Ransomware gangs have now up the ante of their attacks to cause massive losses for victim organizations. They have signaled to publish the data stolen from victims who refuse to pay the ransom.
Making the matter worse
While the destruction is slowly in progress, cybercriminals behind the Maze ransomware have erected a website on the public internet that identifies recent victim companies that opted not to pay a ransom and chose to rebuild their operations.
The website which was created in less than 48 hours, currently includes the eight affected companies and their corresponding websites. All these victim companies had declined to pay a ransom demand, thus making their customers’ data viable to identity theft and more.
This new change in the tactic of Maze ransomware operators came to notice only in November when it infected Allied Universal systems and later released 700MB worth of sensitive data on a hacking forum after the firm refused to pay the ransom demand.
More insight into the stolen data
To make it worse, the site has also exposed several volumes of files and documents belonging to each victim companies.
The information disclosed for each Maze victim includes the initial date of infection, several stolen Microsoft Office, text and PDF files, the total volume of files allegedly exfiltrated from victims as well as the IP addresses and machine names of the servers infected by Maze.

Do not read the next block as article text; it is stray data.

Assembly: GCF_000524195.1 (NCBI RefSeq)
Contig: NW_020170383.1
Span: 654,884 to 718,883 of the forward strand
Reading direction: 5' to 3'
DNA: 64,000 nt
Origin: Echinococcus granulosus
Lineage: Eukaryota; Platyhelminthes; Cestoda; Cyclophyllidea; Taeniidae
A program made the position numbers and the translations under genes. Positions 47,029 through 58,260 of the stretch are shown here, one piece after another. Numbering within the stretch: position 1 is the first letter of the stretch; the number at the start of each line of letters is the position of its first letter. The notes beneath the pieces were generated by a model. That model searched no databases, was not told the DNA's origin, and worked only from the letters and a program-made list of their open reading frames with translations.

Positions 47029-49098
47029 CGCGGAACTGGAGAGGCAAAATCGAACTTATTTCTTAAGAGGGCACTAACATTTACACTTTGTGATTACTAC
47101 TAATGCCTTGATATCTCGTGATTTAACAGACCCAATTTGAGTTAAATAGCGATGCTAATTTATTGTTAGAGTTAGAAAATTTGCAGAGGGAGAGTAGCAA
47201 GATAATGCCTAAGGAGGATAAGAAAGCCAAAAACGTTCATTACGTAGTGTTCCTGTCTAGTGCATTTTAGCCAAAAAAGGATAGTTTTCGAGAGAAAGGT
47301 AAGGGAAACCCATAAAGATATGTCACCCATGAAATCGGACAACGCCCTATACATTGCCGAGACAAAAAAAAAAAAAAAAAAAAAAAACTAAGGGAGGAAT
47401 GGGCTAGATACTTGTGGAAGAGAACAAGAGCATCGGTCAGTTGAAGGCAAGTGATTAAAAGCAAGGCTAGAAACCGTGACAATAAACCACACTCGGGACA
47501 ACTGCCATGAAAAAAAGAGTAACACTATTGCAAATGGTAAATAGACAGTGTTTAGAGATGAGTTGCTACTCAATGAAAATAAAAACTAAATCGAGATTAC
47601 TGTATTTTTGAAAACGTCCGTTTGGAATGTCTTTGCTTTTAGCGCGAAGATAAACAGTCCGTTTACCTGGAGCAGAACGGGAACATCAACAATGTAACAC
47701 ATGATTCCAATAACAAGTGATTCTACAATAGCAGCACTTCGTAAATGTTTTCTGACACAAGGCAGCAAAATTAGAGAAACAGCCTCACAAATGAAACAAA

Other cybercriminals are also in a row
This change in the operation of Maze ransomware operators comes just days after the cybercriminals responsible for managing the Sodinokibi/REvil ransomware posted on a popular dark web forum that they also plan to publicly publish the stolen data of victims who fail to pay ransoms.
As part of the operation, UNKN, the public-facing representative of REvil ransomware, claimed to have stolen files from the CyrusOne data center before encrypting their network.
The bigger picture of data loss
With sensitive data at stake during ransomware attacks, organizations can face steep fines and other penalties for failing to safeguard their customers’ data. However, these victims may be able to avoid the penalty if they can show forensic evidence demonstrating that customers’ data was never accessed but with the sites like the one that Maze ransomware has now erected, situations can turn more complicate.
To pay or not to pay is the question
The key aspect is that organizations should treat a cybersecurity incident as a serious issue. For this, they should be well-planned and prepared. The security personnel and employees should quickly and effectively know how to respond and recover when faced with a ransomware attack. It is always better to be prevent incidents than to later be looking for a solution.
Microsoft suggests that there is no guarantee that encrypted data will be restored even after the victim pays the ransom.
“We never encourage a ransomware victim to pay any form of ransom demand. Paying a ransom is often expensive, dangerous, and only refuels the attackers’ capacity to continue their operations; bottom line, this equates to a proverbial pat on the back for the attackers. The most important thing to note is that paying cybercriminals to get a ransomware decryption key provides no guarantee that your encrypted data will be restored. The most important thing to note is that paying cybercriminals to get a ransomware decryption key provides no guarantee that your encrypted data will be restored,” Microsoft explains in its blog post.